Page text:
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Why is Health Screening Important for Everyone?

Health screening comprises the use of tests, physical examinations or other procedures for the early detection of disease in people who look or feel well.

Why is Health Screening Important for Everyone? 

What is health screening? 

Health screening  comprises the use of tests, physical examinations or other procedures for the early detection of disease in people who look or feel well.  

Who is health screening for? 

Health screening is important to everyone as it can detect disease early in people who do not show any signs and/or symptoms of illness or disease.  

What is the difference between health screening and the tests my doctors order when I am injured or unwell?  

As health screening is aimed at detect disease early in people who look or feel well, it is different from diagnostic tests which are done when someone is already showing signs and/or symptoms of a disease.  

Why is health screening important? Why should I go for health screening? 

Health screening helps you find out if you have any underlying disease or condition or if you are at a high risk – even if you feel healthy and do not exhibit any symptoms of disease. Early detection, followed by treatment and good control of the condition can result in better outcomes, and lowers the risk of serious complications. In some cases of high risk, adopting changes in one’s lifestyle may be enough to reduce the risk.  Hence, it is important to get yourself screened even if you feel well. 

What kind of health screening tests should I go for? 

The Screening Test Review Committee comprising representatives from the Academy of Medicine, Singapore and the Health Promotion Board classifies1 the various types of screening tests based on the following: 

Type 1  

Beneficial for everyone: These tests are listed in Table A.  

Type 2  

Beneficial for some but not others: Decision to be made on an 'individual' level, based on your individual risk factors e.g. self or family history of hereditary or chronic diseases, exposure to factors that can lead to disease e.g. smoking.  

Type 3  

Not recommended for screening: Currently, there is not enough information to support the use of these tests.  

1 Report of the Screening Test Review Committee. February 2011, Academy of Medicine, Singapore.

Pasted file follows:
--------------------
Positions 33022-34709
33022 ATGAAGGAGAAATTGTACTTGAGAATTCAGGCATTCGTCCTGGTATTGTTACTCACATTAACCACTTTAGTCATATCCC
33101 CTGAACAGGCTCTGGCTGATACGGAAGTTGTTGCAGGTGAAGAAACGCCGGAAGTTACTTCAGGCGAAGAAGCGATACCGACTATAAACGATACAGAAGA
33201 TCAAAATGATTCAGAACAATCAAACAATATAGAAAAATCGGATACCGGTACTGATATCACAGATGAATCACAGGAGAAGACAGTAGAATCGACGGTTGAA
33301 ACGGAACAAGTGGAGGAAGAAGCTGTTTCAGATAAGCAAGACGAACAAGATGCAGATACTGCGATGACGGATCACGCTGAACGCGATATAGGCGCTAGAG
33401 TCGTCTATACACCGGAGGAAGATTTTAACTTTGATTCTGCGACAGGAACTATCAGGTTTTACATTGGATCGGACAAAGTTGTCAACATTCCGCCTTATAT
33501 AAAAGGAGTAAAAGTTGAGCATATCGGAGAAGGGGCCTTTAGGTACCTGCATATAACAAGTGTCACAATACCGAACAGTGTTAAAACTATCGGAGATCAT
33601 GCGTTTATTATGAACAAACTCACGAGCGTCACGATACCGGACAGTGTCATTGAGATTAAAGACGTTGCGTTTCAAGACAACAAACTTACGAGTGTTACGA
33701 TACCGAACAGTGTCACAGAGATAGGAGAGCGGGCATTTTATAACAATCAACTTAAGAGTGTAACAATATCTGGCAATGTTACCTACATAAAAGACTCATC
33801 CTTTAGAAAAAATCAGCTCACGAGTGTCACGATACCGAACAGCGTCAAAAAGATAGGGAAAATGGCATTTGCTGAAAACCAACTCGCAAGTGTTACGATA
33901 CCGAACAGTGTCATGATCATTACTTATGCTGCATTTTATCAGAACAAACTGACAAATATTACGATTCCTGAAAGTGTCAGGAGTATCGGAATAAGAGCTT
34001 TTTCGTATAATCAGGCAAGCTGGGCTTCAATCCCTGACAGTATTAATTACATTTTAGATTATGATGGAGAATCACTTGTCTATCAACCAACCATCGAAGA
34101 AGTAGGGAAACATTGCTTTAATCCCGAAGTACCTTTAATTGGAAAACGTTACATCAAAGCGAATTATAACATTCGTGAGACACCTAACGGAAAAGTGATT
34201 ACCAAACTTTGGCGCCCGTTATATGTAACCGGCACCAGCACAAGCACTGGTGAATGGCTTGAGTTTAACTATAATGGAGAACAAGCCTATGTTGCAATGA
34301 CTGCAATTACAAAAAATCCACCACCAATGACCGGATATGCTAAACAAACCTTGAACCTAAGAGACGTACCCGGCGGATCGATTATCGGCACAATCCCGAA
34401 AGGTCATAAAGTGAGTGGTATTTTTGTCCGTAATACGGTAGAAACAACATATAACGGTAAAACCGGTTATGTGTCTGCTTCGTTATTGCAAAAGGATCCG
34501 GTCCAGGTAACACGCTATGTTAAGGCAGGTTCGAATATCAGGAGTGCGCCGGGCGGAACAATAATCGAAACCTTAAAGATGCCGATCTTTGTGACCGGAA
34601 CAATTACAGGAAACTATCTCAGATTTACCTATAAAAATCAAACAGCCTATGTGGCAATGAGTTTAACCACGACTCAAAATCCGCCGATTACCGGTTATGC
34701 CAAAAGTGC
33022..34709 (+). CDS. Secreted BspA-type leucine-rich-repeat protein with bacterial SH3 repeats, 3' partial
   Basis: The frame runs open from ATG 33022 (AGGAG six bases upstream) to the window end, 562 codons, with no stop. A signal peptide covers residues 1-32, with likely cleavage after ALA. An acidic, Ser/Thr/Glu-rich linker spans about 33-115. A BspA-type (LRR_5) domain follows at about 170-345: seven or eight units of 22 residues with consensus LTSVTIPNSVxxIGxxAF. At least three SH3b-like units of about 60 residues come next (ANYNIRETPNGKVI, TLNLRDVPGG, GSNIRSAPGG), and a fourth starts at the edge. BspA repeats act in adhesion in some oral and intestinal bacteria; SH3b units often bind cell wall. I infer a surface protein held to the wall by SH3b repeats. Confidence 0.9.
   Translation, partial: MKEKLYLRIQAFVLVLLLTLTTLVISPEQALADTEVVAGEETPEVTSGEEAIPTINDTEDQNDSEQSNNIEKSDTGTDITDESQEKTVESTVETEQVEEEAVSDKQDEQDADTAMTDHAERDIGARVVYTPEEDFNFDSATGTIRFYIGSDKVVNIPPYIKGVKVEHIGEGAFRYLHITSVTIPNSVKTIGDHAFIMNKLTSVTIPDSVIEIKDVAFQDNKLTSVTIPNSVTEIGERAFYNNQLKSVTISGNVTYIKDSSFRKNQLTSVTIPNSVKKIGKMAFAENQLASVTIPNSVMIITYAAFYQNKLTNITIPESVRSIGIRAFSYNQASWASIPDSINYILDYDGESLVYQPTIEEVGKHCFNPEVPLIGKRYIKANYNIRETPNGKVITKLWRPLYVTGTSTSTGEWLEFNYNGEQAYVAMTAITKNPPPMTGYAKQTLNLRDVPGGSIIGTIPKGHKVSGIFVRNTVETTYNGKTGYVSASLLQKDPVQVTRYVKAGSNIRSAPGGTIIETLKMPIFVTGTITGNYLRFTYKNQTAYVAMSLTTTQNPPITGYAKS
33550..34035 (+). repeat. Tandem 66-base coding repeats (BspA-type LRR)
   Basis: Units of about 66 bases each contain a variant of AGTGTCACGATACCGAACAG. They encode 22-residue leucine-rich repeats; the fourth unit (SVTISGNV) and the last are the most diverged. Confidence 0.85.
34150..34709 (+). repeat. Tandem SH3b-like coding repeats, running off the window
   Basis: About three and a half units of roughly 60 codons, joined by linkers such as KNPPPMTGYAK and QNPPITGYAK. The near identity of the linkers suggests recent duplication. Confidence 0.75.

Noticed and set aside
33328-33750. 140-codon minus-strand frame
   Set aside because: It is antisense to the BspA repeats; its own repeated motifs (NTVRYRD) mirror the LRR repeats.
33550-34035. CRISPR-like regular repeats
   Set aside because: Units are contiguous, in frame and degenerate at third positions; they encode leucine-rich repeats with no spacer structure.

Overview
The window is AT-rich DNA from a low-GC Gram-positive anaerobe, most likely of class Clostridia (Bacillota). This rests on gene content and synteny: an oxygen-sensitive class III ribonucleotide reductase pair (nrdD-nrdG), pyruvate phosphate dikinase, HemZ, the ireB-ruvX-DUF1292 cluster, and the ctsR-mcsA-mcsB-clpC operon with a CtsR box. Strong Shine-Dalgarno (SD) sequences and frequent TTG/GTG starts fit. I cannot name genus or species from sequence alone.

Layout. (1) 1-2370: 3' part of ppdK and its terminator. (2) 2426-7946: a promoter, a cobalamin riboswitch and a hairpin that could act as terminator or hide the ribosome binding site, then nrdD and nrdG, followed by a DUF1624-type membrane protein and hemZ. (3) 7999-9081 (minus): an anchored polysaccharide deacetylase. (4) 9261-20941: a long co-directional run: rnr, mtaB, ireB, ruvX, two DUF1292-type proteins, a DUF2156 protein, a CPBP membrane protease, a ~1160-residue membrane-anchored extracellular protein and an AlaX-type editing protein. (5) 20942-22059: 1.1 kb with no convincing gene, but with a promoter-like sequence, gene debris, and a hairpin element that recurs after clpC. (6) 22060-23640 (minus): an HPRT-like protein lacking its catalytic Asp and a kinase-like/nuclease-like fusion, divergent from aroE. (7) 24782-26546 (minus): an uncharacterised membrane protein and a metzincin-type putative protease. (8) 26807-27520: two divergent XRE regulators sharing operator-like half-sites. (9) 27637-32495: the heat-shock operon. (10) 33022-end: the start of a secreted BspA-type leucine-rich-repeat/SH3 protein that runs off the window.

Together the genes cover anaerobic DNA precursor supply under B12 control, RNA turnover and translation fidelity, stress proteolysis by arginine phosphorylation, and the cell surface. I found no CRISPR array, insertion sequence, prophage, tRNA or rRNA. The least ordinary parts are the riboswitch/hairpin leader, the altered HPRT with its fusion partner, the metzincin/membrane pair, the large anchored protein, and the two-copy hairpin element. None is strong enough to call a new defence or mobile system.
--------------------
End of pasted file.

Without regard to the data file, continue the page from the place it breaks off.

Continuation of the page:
It is best to speak to your family doctor who will advise you to go for the relevant screening tests based on your individual health profile. Find out more here.  


Where can I go for health screening?  

Health screening is available at many private medical clinics including the Parkway Shenton network of clinics island-wide. Click here to locate a clinic. 

Related Articles 

Which Health Screening is Right for You? 

Basic vs. Comprehensive Health Screening – What's the Difference? 

7 Common Chronic Diseases You Need To Get Screened For 

6 Common Health Screening Myths Debunked 

5 Reasons Why You Shouldn’t Avoid Health Screening 


Table A – General Screening Tests (Beneficial for everyone)  

General Screening Tests for Adults  

Recommended for2

To screen for

Screening test

Screening frequency3

Individuals aged 18 yrs and above


Body Mass Index (BMI)
Waist circumference

Once a year

Individuals aged 18 yrs and above

(High blood pressure)

Blood pressure measurement

Once every two years or more frequently as advised by your doctor

Individuals aged 40 yrs and above

Diabetes mellitus

(High blood cholesterol)

Fasting blood glucose

Fasting lipids

Once every three years or more frequently as advised by your doctor

Individuals aged 50 yrs and above

Colorectal cancer

Faecal Immunochemical Test (to test for blood in stools)


Once a year

Colonoscopy Once every ten years


Additional Tests for Women




Women aged 25-69 yrs, who have had sexual intercourse

Cervical cancer

Pap test

Once every three years

HPV test Once every five years

Women aged 50-69 yrs

Breast cancer


Once every two years


General Screening Tests for Newborns   

Recommended for

To screen for

Screening test

Screening frequency

Newborns aged 0-4 weeks old

Hearing loss



Glucose-6-Phosphate Dehydrogenase (G6PD) deficiency

Screen with umbilical cord blood


Inborn Errors of Metabolism (IEM)

Metabolic screen with

Tandem Mass Spectrometry (TMS)


Primary hypothyroidism

Thyroid Function Test (TFT)


Screening can start at an earlier age or be done more frequently if someone has risk factors for the disease.